Belfast Telegraph

Police Ombudsman to recruit a new chief as McAllister steps down

By Emma Deighan

The Police Ombudsman is seeking a new chief executive as its current leader retires due to ill health.

Adrian McAllister, who has held the £100,000 salaried post since 2013, is said to be focusing his time on his recovery, according to a spokesperson at the Ombudsman's office.

Before joining the organisation, Mr McAllister held a senior post at the Independent Safeguarding Authority (ISA), a non departmental public body set up by the Government in response to the Soham murders.

He also undertook numerous roles in three different policing organisations: Lancashire Constabulary, West Midlands Police and Merseyside Police.

The Police Ombudsman, which was set up in the year 2000, is now seeking a replacement for Mr McAllister. It is looking for an individual who has demonstrated "strong leadership, governance and management credentials".

He or she will oversee its "complex and serious" investigations including current and historical files.

A spokesperson for the Ombudsman said: "Adrian will be an incredibly difficult act to follow, but we hope to find a new chief executive who will help lead the office with the type of vision, drive and determination which characterised his time here. We wish him well in his recovery."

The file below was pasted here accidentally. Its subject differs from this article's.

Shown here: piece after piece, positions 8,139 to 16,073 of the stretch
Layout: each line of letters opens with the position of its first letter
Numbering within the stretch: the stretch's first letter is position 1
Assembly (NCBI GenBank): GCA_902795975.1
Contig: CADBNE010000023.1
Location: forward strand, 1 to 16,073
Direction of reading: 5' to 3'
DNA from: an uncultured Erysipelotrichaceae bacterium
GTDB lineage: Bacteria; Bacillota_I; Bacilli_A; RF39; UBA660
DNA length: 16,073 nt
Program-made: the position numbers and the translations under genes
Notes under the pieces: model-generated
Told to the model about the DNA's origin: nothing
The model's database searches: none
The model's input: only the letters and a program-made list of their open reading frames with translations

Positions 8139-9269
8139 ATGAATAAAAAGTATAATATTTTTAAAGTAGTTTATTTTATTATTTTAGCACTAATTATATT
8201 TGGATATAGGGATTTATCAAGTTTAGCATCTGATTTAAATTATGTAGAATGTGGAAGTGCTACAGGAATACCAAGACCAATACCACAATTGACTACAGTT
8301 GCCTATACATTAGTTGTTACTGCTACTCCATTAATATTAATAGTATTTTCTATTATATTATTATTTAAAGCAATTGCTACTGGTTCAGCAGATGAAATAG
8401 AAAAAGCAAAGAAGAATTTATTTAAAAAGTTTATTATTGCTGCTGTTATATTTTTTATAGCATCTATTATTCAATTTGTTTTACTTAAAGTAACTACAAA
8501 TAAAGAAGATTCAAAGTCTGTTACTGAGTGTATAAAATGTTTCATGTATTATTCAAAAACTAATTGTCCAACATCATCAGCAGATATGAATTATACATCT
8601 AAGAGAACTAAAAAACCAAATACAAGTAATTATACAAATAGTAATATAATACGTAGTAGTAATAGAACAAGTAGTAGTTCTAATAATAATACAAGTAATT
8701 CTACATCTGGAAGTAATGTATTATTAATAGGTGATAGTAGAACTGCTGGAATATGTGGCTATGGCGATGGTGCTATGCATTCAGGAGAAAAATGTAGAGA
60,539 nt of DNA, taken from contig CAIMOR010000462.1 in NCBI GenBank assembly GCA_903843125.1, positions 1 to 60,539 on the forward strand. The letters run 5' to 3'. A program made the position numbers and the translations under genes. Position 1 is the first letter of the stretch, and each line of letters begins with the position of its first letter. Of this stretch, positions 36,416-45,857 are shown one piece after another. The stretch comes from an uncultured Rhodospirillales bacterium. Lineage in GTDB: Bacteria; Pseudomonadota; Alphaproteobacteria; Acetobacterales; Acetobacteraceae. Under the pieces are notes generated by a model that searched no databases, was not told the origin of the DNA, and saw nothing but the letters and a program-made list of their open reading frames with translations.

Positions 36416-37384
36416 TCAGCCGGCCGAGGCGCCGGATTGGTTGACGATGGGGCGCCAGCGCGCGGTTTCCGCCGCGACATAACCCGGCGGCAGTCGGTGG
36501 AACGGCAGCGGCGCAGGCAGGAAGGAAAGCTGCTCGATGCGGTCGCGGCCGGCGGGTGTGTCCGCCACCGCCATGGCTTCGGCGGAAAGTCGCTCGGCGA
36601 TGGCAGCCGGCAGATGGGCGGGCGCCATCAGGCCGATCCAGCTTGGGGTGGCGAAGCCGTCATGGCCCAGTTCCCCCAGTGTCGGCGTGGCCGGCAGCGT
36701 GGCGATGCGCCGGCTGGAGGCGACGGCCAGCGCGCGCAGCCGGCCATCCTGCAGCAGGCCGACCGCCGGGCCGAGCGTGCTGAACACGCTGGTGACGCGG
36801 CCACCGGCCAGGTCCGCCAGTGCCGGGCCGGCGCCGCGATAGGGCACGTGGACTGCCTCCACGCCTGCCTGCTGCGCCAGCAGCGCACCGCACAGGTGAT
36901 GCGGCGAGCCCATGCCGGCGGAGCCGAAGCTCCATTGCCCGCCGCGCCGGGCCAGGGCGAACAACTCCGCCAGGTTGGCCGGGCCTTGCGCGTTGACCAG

The Police Ombudsman for Northern Ireland investigates complaints against the police made by members of the public and also matters of public interest involving the PSNI.

With 140 staff and a budget of £9m, the organisation handles around 3,000 complaints annually.

The incoming chief must have "acute political sensitivity, excellent judgment and the highest levels of integrity" reads the advertisement for the post.

"This appointment offers a real opportunity to deliver tangible improvements in police oversight and foster greater confidence in policing in Northern Ireland," it continues.

At a recent Good Friday Agreement event, Mark McConnell from the Police Ombudsman's Office praised its work over the years. He said: "In the Police Ombudsman in Northern Ireland, we have a truly independent complaints and investigations system, which is not the case in many parts of the world. The office is held up as an example of best practice across the globe, so it is important to share that with the next generation of police officers, both here and in other parts of the UK."

The high profile vacancy at the Ombudsman's office comes just as the Agri-Food and Biosciences Institute announced the appointment of Dr Stanley McDowell as its new chief executive.

Dr McDowell said he looked forward to the challenge of "leading the institute as it moves forward in its role of supporting DAERA and the agri-food industry through our various programmes of scientific work."

He continued: "AFBI plays a key role in improving agricultural production, protecting the agricultural and marine environments, and ensuring high standards of animal health, plant health and food safety and I look forward to working with staff and stakeholders as we look to invest in and develop our infrastructure and multidisciplinary scientific capability to meet the many global and local challenges that the agri-food sector faces."

Belfast Telegraph


From Belfast Telegraph